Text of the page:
Bone Tomahawk, by novelist-turned-director S. Craig Zahler, is a bleak but stylish curiosity—the kind of existentialist Old West thriller you might expect from a Quentin Tarantino, but not from a first-time filmmaker hopeful for the kind of box-office success that could lead to future financing. It begins with two corpse robbers slashing a human throat, replete with the sound of blood gushing like a brook, a discussion of the veins in the neck that must be severed to do the job properly, and one of the killers complaining, “Why do they always wet themselves?” It’s that kind of movie.
BONE TOMAHAWK ★★½
Written and directed by: S. Craig Zahler
The plot is simple: a tribe of American Indians is terrorizing the frontier town of Bright Hope. Most of the women and children have fled, leaving the menfolk to hang out at the local saloon called the Learned Goat, where the bartender greets customers with “What’s your predilection, mister? You look like you could use something potent—or omnipotent.” When the American Indian cave-dwellers kidnap some of the local settlers, including Samantha O’Dwyer, the lady doctor (Lili Simmons), Sheriff Franklin Hunt (Kurt Russell wearing a badge is always a welcome sight) organizes a small posse to rescue them from the flesh-eating tribe of maniacs called the Troglodytes. As the understaffed posse heads off into the sunset, the sheriff orders the deputy he leaves behind to send a message to the cavalry. The deputy turns to the folks in the Learned Goat and asks, “Does anybody know how to spell ‘Troglodyte’?” You laugh nervously, knowing gore is on its way.
The brave but foolish four-man rescue mission includes John Brooder, a handsome gunslinger wearing the latest New York fashions replete with matching hats (Matthew Fox, from the TV series Lost), the sheriff’s aging deputy named Chicory (Richard Jenkins) and cowboy Arthur O’Dwyer (Patrick Wilson), the lady doctor’s husband with a broken leg who writes poetry. On their first night in the wilderness, their horses are stolen and they are forced to continue on foot—an especially arduous task for Mr. O’Dwyer and his crutch. One false step and he faces amputation. The rest of the movie follows them on their journey to find the cave, piling up as many dead bodies on the way as the traffic allows. It’s an uneasy mixture of bizarre character development, arty dialogue laced with black humor and gruesome horror flick.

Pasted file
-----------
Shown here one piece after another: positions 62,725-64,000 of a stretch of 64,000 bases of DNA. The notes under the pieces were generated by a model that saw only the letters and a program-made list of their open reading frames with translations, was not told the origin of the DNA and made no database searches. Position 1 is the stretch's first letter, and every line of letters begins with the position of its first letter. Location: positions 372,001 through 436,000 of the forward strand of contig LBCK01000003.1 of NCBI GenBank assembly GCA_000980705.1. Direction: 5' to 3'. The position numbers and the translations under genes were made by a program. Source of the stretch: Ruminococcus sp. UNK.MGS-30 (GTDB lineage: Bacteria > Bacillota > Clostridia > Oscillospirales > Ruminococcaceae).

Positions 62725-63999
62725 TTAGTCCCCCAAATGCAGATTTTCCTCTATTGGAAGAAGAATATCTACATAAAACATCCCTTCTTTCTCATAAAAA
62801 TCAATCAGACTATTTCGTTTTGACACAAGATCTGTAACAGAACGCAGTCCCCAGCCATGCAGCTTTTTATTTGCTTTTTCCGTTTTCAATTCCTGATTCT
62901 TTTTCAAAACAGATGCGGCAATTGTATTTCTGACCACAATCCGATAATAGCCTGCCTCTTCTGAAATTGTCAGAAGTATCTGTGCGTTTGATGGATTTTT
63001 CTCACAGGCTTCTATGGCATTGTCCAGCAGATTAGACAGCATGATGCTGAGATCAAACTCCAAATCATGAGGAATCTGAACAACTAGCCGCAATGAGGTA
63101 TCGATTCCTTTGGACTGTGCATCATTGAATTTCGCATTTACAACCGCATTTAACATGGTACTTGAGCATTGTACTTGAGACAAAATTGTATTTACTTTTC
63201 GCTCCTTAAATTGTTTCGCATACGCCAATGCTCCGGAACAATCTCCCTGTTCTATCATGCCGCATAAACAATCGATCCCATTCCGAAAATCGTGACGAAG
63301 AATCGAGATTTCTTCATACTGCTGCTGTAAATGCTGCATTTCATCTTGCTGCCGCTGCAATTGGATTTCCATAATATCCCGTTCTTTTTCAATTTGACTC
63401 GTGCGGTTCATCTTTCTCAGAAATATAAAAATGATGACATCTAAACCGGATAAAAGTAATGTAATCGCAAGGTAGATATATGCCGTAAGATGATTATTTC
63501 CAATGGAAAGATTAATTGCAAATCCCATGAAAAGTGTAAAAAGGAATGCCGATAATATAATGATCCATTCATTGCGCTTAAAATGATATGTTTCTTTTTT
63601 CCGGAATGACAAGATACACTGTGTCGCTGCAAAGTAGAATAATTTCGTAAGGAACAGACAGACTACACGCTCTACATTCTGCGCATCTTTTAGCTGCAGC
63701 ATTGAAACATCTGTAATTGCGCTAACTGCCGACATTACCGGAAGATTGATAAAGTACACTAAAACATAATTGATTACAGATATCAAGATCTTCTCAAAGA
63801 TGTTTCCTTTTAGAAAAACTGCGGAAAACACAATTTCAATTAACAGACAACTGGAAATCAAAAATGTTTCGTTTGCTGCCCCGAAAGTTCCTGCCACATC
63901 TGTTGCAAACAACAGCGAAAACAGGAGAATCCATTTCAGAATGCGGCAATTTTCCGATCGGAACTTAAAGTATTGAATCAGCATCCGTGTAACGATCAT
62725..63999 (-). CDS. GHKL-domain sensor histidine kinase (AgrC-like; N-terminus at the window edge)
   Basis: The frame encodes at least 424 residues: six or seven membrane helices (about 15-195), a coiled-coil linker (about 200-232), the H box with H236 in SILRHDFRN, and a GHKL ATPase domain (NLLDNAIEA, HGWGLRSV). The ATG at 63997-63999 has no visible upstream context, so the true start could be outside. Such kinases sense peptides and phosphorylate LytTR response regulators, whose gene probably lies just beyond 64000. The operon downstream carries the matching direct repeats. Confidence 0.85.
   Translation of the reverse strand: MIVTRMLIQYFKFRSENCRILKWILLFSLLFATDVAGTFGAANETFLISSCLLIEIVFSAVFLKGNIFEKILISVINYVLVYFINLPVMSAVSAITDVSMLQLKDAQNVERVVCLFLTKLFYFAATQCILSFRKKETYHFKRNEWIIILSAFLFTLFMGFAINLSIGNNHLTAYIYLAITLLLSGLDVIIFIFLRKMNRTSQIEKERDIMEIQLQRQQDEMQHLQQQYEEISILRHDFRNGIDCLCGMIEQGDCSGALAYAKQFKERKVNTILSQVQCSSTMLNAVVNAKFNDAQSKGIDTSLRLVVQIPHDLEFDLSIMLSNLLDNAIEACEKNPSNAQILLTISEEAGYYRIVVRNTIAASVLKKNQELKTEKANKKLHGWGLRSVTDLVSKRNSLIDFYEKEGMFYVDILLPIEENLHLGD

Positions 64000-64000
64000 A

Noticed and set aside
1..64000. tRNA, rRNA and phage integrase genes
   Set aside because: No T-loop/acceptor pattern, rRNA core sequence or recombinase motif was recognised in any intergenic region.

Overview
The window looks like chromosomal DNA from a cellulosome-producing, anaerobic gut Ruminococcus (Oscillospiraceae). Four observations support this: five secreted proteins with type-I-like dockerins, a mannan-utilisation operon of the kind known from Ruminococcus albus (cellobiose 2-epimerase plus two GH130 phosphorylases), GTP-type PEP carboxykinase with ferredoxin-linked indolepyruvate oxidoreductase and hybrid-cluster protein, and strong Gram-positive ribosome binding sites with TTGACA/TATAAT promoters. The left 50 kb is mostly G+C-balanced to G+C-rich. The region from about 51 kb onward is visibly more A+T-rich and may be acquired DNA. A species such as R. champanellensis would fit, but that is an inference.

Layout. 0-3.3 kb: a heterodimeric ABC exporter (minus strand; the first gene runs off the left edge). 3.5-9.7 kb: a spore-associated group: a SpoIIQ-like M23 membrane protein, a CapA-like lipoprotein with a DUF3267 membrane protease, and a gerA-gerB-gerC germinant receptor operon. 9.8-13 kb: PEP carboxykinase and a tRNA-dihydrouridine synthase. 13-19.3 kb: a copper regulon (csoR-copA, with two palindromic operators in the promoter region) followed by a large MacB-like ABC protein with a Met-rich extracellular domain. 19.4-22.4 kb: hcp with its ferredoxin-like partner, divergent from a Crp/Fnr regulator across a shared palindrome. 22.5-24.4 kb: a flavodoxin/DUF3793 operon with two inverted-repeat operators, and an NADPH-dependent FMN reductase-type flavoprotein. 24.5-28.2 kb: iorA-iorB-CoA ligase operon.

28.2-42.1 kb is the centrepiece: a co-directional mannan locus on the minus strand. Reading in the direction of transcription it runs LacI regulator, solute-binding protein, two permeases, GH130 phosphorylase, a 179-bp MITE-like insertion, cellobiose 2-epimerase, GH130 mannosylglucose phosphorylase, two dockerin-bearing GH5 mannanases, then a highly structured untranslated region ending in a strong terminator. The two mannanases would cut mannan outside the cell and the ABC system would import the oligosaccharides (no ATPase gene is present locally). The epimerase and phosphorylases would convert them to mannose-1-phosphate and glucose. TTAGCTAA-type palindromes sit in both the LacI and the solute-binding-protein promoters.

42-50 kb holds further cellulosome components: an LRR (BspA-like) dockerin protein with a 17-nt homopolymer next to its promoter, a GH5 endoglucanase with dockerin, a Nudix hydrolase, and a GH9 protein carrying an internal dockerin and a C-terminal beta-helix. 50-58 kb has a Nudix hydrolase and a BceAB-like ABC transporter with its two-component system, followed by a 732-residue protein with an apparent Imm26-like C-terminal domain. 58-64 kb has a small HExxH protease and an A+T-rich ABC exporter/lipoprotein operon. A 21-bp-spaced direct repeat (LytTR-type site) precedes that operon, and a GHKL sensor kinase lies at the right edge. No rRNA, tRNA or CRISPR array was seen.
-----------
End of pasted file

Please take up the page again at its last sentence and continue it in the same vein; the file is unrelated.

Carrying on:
Novelist Zahler specializes in fanciful dialogue that doesn’t work as well on film as it does on paper. Saloon customer annoyed by sheriff’s line of interrogation: “You been squirting lemon juice in my eye since I came in here.” O’Dwyer to ladykiller gunslinger, who once had designs on Mrs. O’Dwyer: “Make any flirtatious remarks in my wife’s presence and there’ll be a reckoning!” Instead of “Shut up!” the gunslinger retorts: “Would it be possible to close that aperture?” After he riddles a pair of approaching drifters without provocation, one of the macho men around the campfire says, “You just educated two Mexicans on the subject of manifest destiny.” Most of the time, you don’t know whether to cringe or laugh out loud.
So you wait for the final bloody showdown inside the cave, where a handsome deputy is stripped naked, his legs are spread wide apart and he’s sliced in half right before your eyes. The violence is intense, and at two hours and 12 minutes the movie is too long and the pace too leisurely to sustain it, but I wasn’t bored. When in doubt, bring on the Troglodytes.